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Photo Courtesy of Massachusetts General Hospital

Speedy Surveillance

​Massachusetts General Hospital (MGH) was named the number one hospital in the United States by U.S. News and World Report in 2015. Along with its prestigious reputation, the healthcare network has a 17-acre urban campus and several satellite facilities around the Boston area. Therefore, the security challenges are enormous at MGH, says Bonnie Michelman, CPP, MGH director of police, security, and outside services, and past president of ASIS International.

“We are a microcosm of the city here,” she says. “We have 30,000 employees, and 60,000 people coming through here every day.” The main campus comprises 29 contiguous and 14 separate buildings, including underground and freestanding garage facilities. Besides the main campus, MGH has 130 offsite facilities, as well as a large number of research centers and labs. “We have 315,000 calls for service every year to our security dispatch centers,” notes Michelman. 

Given the trove of assets MGH has to protect, and the high number of service calls to respond to, the security team has deployed a wide range of surveillance technologies to cover all its locations. The hospital network has upwards of 1,000 cameras from different vendors at its main campus, and 13,000 cameras overall.

In 2013, MGH began looking at ways to upgrade its video surveillance functionality, especially for more effective video recording and management. After looking at several systems, the organization decided on Milestone’s XP Protect VMS Platform, which allows staff to review, store, and manage video. Soon after, in 2014, MGH embedded the Milestone system with software from BriefCam, which brings an efficiency and added granularity to the review process.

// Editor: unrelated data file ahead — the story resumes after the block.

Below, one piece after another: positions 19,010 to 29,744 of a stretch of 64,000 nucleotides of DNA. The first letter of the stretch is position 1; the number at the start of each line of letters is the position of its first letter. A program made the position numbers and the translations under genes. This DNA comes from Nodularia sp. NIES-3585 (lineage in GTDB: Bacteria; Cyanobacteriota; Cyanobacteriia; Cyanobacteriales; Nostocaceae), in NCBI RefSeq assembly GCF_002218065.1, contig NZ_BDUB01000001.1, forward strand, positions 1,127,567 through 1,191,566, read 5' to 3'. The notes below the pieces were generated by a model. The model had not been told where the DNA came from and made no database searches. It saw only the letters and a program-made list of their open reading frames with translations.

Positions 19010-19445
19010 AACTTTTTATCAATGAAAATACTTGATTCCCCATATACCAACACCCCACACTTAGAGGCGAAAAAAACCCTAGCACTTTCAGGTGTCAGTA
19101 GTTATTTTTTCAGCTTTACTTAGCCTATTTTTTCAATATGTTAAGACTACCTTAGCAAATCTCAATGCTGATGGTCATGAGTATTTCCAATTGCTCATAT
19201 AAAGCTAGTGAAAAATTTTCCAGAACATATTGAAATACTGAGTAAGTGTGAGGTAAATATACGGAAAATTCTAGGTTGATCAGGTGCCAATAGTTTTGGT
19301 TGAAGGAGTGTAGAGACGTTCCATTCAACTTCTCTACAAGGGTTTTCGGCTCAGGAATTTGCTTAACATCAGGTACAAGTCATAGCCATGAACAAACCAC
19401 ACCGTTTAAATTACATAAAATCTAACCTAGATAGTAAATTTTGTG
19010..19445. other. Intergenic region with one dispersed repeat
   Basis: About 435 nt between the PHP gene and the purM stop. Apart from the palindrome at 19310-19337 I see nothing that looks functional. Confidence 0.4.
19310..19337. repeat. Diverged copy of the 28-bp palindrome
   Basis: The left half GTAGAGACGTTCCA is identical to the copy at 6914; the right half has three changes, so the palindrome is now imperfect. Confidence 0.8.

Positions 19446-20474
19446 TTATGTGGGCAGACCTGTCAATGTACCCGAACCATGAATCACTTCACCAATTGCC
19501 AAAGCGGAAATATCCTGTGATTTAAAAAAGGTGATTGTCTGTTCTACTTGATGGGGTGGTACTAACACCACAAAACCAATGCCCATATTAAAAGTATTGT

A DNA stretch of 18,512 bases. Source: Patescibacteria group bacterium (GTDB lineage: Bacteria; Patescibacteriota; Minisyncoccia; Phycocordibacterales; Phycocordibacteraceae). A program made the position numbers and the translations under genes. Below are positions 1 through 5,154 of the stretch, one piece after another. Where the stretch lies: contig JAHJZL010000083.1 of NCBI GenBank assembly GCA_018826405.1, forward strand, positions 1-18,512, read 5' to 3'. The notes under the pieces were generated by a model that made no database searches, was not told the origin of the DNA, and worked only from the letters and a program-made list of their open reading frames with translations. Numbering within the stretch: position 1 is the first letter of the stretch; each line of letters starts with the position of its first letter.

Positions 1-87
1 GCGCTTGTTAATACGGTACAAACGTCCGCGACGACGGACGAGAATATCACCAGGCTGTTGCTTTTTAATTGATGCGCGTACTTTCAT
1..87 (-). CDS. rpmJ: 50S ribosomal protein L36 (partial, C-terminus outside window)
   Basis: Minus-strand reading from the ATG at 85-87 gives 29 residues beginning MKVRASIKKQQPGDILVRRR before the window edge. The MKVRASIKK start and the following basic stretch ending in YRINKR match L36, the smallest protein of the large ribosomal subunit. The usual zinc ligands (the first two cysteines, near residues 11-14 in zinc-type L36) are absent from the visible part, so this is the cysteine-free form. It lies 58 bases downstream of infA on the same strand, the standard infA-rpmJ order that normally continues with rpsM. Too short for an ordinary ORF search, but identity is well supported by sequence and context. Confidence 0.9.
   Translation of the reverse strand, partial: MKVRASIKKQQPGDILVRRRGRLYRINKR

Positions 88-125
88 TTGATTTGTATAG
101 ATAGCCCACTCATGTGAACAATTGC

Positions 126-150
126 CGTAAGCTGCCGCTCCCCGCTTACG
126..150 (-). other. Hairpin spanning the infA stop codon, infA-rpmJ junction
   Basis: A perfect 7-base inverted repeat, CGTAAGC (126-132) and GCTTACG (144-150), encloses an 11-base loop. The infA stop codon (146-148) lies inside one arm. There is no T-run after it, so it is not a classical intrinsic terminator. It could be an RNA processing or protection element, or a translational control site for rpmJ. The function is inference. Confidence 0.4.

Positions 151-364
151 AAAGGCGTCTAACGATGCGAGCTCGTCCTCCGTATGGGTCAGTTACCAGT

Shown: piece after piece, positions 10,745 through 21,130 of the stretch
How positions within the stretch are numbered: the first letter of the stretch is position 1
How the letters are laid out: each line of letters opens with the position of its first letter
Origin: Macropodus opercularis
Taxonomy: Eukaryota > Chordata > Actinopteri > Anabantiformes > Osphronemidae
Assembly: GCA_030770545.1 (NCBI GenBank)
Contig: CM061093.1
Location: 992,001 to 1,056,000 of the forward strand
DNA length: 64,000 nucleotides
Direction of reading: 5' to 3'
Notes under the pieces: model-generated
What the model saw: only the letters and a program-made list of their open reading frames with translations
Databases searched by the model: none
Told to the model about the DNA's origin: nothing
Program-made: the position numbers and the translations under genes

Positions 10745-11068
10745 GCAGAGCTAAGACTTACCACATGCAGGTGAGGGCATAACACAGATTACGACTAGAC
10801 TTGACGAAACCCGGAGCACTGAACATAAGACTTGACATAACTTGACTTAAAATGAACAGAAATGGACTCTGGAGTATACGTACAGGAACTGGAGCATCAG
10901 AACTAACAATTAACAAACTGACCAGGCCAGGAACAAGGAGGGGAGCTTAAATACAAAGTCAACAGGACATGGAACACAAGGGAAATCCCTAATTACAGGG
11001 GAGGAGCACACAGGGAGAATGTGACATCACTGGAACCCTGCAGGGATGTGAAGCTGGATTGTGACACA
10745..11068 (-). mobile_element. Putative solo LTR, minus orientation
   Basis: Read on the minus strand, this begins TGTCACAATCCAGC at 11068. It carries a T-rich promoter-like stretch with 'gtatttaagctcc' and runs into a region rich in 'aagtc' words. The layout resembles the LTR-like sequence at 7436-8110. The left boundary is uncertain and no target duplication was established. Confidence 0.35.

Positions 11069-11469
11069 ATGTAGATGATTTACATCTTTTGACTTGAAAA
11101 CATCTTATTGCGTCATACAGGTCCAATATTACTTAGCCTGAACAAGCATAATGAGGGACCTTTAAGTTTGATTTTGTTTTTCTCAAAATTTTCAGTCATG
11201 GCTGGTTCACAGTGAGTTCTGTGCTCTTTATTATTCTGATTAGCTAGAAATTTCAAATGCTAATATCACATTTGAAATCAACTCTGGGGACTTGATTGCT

BriefCam allows users to compress several hours of video into shorter time spans, often just minutes, to review activity that occurred in a certain area by separating dynamic, moving objects from a static background. For example, users may want to search for a specific car that drove down a highway on a surveillance camera recording several hours’ worth of footage. If they know the car was yellow, they can search for all the yellow cars that drove past the camera in a certain span of time. Users can search by speed, direction, size, and a host of other metadata. 

After the user selects search parameters, every single yellow car that passed down the road in that time frame appears on the screen simultaneously. A time stamp appears next to each car, showing the exact time it was recorded. 

When searching for individuals, even if the specifics of their appearance are unknown, BriefCam allows users to see all of the people who passed through a certain area over the course of several hours, greatly reducing the amount of time spent reviewing footage. 

When users log onto the video management system with their username and password, they click on a tab called “video synopsis” that brings up the BriefCam platform; no extra login is needed.